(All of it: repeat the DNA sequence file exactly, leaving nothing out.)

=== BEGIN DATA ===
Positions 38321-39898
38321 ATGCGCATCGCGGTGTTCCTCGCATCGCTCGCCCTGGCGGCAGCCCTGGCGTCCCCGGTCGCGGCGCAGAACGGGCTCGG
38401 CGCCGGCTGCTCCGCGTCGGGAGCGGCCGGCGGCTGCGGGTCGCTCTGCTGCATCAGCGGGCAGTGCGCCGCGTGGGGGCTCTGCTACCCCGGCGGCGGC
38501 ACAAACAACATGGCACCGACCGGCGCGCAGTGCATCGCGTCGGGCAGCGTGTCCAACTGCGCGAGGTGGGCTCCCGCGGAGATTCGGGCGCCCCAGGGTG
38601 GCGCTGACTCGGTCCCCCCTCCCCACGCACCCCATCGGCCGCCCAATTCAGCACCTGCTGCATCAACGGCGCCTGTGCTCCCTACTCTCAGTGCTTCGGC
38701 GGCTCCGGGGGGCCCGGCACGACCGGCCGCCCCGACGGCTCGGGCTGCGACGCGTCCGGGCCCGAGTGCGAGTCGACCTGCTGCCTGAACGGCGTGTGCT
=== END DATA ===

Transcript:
Positions 38321-39898
38321 ATGCGCATCGCGGTGTTCCTCGCATCGCTCGCCCTGGCGGCAGCCCTGGCGTCCCCGGTCGCGGCGCAGAACGGGCTCGG
38401 CGCCGGCTGCTCCGCGTCGGGAGCGGCCGGCGGCTGCGGGTCGCTCTGCTGCATCAGCGGGCAGTGCGCCGCGTGGGGGCTCTGCTACCCCGGCGGCGGC
38501 ACAAACAACATGGCACCGACCGGCGCGCAGTGCATCGCGTCGGGCAGCGTGTCCAACTGCGCGAGGTGGGCTCCCGCGGAGATTCGGGCGCCCCAGGGTG
38601 GCGCTGACTCGGTCCCCCCTCCCCACGCACCCCATCGGCCGCCCAATTCAGCACCTGCTGCATCAACGGCGCCTGTGCTCCCTACTCTCAGTGCTTCGGC
38701 GGCTCCGGGGGGCCCGGCACGACCGGCCGCCCCGACGGCTCGGGCTGCGACGCGTCCGGGCCCGAGTGCGAGTCGACCTGCTGCCTGAACGGCGTGTGCT